YOUNGSTOWN - The man accused of ordering one of his employees to dump oilfield waste down a storm sewer resigned from his company within weeks after the alleged incident, turning control as trustee and director over to his wife, according to documents filed Tuesday with the state's Oil and Gas Commission.
Ben Lupo, 62, of Poland, who is under indictment on allegations that he violated the federal Clean Water Act, resigned Feb. 15 as director and trustee from D&L Energy. The posts were transferred to his wife, Holly Serensky Lupo.
His signed resignation is among more than 100 pages of documents filed by his attorneys Tuesday with Ohio's Oil and Gas Commission in an attempt to regain D&L Energy's operating permits revoked by the commission.
The company's attorneys argue that D&L Energy should not be penalized for actions alleged to have occurred under the direction of Lupo at one of Lupo's sister companies, Hardrock Excavating.
Lupo, his former employee Michael Guesman and Hardrock Excavating each are facing a federal criminal charge stemming from an incident in which crude and brine were dumped into a storm sewer on the D&L Energy property, 2761 Salt Springs Road, and ultimately drained into the Mahoning River. All three defendants have pleaded innocent to the charges in U.S. District Court.
"The Chief (of the Ohio Oil and Gas Commission) has no documents or recorded reports or interviews to show that any employee during the interviews following the dumping incident identified themselves as acting on behalf of D&L Energy," the attorneys wrote in the papers filed Tuesday. "Therefore, D&L Energy must be afforded the appropriate due process to contest the chief's conclusion before its permits are revoked."
The attorneys, Michael A. Cyphert and Bozana L. Lundberg of Cleveland, also argue that D&L should not be penalized for the actions of a "sister" company.
"D&L has suffered ... irreparable harm. The order of the Chief has already had a significant impact on D&L Energy's business," the attorneys wrote. "These monetary losses may never be recovered. Further, D&L Energy has had to lay off a significant number of its workforce associated with the brine injection business."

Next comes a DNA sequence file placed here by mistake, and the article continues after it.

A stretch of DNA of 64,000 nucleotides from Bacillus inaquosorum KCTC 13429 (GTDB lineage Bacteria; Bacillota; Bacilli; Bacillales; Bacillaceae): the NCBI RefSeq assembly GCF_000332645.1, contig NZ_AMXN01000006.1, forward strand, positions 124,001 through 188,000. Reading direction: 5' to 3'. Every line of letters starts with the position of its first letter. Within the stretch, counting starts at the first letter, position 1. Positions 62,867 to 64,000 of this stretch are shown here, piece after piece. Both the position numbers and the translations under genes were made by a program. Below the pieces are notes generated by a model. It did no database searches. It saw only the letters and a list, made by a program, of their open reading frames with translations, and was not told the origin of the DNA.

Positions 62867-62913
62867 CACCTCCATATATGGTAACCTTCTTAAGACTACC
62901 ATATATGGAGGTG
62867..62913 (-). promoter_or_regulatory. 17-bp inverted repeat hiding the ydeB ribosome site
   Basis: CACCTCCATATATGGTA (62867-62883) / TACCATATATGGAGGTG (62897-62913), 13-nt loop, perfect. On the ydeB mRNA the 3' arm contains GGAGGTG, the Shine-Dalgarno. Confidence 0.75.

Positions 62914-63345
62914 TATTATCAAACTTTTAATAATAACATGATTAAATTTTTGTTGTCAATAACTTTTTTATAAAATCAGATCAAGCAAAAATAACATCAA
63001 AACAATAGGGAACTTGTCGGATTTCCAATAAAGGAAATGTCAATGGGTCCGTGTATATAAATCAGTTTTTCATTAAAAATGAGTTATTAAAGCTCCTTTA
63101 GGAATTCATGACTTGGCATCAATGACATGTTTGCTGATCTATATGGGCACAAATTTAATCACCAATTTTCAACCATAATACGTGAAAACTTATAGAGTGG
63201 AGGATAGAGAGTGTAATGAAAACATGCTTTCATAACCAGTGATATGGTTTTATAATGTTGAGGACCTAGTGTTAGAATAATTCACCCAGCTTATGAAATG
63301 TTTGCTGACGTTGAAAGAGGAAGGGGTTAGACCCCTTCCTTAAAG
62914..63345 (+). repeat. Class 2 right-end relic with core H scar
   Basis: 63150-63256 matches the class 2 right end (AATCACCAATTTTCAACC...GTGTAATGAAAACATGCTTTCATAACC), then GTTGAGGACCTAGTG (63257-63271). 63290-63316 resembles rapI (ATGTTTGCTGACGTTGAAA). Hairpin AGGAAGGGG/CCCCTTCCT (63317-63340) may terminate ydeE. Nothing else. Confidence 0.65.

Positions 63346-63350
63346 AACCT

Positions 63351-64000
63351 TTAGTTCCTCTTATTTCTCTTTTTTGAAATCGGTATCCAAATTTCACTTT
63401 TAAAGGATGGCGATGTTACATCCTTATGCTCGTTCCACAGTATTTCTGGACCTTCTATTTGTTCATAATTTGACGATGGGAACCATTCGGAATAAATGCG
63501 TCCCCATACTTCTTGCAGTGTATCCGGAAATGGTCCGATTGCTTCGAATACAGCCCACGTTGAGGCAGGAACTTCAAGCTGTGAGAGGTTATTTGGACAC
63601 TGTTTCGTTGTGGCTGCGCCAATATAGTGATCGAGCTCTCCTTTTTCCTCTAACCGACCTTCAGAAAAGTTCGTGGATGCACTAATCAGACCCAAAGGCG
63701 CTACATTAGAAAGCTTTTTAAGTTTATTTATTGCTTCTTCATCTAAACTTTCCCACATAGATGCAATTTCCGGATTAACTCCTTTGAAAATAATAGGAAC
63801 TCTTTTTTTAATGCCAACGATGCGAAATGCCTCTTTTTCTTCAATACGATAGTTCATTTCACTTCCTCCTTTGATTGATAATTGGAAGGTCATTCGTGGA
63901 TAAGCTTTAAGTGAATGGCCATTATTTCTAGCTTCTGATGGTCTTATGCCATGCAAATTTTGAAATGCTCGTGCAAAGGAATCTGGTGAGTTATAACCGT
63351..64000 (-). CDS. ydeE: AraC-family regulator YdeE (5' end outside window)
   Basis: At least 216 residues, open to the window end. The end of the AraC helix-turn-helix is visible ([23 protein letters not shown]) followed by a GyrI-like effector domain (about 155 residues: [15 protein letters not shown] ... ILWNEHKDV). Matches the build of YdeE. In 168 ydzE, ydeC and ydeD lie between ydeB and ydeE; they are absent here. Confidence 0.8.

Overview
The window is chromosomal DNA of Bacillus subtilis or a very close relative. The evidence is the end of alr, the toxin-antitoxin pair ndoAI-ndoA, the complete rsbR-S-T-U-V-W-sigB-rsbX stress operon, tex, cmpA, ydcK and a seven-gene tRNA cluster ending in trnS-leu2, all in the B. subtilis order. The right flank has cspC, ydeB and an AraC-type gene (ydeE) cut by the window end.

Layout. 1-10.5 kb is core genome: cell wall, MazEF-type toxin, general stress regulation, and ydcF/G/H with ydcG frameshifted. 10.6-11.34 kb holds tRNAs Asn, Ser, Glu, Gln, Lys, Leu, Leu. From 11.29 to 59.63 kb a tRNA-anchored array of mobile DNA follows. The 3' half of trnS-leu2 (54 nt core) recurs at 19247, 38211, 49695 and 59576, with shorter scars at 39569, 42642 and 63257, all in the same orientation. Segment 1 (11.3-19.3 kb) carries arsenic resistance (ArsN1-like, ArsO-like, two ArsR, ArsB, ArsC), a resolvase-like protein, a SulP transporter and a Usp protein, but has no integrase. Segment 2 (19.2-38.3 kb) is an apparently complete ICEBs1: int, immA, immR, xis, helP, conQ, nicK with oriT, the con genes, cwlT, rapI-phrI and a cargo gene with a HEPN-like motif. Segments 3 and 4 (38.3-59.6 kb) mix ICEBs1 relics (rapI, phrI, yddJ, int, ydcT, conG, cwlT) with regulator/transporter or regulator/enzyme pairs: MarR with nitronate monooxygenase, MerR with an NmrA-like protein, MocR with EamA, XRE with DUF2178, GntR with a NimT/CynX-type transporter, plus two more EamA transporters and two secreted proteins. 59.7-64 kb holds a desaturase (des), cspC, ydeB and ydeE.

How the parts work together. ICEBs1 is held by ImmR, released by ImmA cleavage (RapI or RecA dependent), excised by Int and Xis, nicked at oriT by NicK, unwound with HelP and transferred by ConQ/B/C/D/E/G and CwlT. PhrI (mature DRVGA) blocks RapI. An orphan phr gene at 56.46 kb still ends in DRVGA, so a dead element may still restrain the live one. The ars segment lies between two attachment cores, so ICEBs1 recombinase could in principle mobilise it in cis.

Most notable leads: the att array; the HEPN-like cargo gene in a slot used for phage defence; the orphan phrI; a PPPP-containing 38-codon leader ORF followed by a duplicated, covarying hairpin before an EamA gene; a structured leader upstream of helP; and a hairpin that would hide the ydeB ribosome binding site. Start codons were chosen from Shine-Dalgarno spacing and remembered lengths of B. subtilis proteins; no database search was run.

The document also claims that D&L Energy has spent more than $400,000 to "voluntarily abate pollution caused by others and has severed all ties with Mr. Lupo."
Cleanup of the storm drain, the river and tributaries continued in Youngstown for more than a month, costing more than $1 million. Several of the private companies contracted to help clean up the mess have since filed lawsuits against D&L Energy and its officials in an attempt to collect payment that they claim is overdue.
D&L's arguments came in response to documents filed last month by the state in an attempt to justify the removal of D&L Energy's permits to operate oilfield waste wells known as injection wells.
The state's argument, filed March 22, indicates that D&L Energy conducted brine disposal operations in a "manner that led to the pollution and contamination of waters of the state of Ohio."
During the probe into the alleged brine dumping, state investigators say they determined that D&L Energy had contracted with an unregistered hauler to transport brine and had accepted waste from unregistered haulers, leading to the revocation of D&L Energy's permits.
The matter is set for a hearing April 12 at the offices of the Ohio Department of Natural Resources in Columbus.